“Common Sense Gun Laws” According To The Left
During political debates/discussions on Twitter and Facebook I have a tendency to befriend those who are on the opposite political spectrum. Especially those who are capable of having a conversation without devolving into name calling and can actually articulate their point of view with intellect and dignity. Recently I have made two new friends who I respect and enjoy discussing issues with. Recently one such new friend on Facebook that I made during a discussion on my cousins page posted a video from “Now This Op-Ed” video on where they discuss what they believe are the dumbest arguments against gun laws.
I watched the video and responded basically saying that we have a constitutional right to defend ourselves with the use of firearms if we so choose. I pointed out the recent shootings in Florida and at the YouTube headquarters were mostly due to law enforcement and the FBI not enforcing existing laws or acting on multiple tips. In the case of the church shooter here in Texas a few months back it was the failure of the Air Force to properly update the NICS database that allowed him to purchase a firearm. My argument is simply that we need to enforce the laws we currently have and our agencies who exist only to protect us need to do a better job.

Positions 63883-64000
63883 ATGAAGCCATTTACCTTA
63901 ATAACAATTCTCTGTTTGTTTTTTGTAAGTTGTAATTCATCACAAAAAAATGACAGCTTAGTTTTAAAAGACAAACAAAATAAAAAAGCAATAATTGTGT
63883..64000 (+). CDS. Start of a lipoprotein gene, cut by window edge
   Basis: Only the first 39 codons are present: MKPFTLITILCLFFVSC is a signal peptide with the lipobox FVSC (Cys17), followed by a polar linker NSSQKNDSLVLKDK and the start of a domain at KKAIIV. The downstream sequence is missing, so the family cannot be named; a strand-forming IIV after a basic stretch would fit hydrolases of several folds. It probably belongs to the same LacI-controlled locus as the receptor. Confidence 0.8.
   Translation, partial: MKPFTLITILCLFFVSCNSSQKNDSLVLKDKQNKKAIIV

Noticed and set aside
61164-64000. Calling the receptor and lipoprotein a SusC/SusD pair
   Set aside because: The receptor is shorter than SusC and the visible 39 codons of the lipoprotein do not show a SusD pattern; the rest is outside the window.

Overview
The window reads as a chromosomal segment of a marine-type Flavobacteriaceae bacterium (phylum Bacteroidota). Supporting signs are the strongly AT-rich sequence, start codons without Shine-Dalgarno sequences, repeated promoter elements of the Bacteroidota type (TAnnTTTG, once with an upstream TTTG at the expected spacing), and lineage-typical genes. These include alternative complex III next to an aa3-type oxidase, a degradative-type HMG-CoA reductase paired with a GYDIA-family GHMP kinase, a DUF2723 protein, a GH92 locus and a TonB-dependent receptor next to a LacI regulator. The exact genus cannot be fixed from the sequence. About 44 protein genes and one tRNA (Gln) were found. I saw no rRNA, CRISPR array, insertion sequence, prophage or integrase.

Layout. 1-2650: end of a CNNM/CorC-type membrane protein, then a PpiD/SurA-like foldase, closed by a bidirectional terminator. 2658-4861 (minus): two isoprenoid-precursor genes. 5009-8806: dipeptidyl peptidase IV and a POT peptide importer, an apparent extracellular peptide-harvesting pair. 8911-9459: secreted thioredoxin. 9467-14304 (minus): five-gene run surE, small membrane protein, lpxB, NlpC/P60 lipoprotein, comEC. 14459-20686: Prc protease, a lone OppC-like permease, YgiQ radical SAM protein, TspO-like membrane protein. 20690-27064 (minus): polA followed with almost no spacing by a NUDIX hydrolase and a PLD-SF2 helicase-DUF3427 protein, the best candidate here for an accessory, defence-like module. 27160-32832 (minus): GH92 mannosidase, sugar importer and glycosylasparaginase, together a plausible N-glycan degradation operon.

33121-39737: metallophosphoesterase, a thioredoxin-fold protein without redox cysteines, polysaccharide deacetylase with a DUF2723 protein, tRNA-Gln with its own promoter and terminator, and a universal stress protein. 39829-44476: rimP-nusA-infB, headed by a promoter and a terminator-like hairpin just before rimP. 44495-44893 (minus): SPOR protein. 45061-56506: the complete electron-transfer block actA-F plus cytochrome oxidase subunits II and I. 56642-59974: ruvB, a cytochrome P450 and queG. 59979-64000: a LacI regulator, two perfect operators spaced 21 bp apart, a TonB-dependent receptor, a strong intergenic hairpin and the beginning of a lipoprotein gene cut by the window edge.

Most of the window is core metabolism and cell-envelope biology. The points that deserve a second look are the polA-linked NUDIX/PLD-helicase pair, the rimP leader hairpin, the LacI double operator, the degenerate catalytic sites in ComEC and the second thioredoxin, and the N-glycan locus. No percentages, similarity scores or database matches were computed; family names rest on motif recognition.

I then received a quite lengthy response that went over the standard arguments when it comes to gun control discussions.
- Congress made it illegal for CDC/NIH to study gun violence
- Gun vs Vehicle debate from the right is ridiculous and not a valid argument
- The Second Amendment is “antiquated” and was written when muskets were the latest gun technology
- 20 Veterans die per day by suicide using guns
- You are morally corrupt if you don’t support “common sense gun control laws” (aka – a gun ban)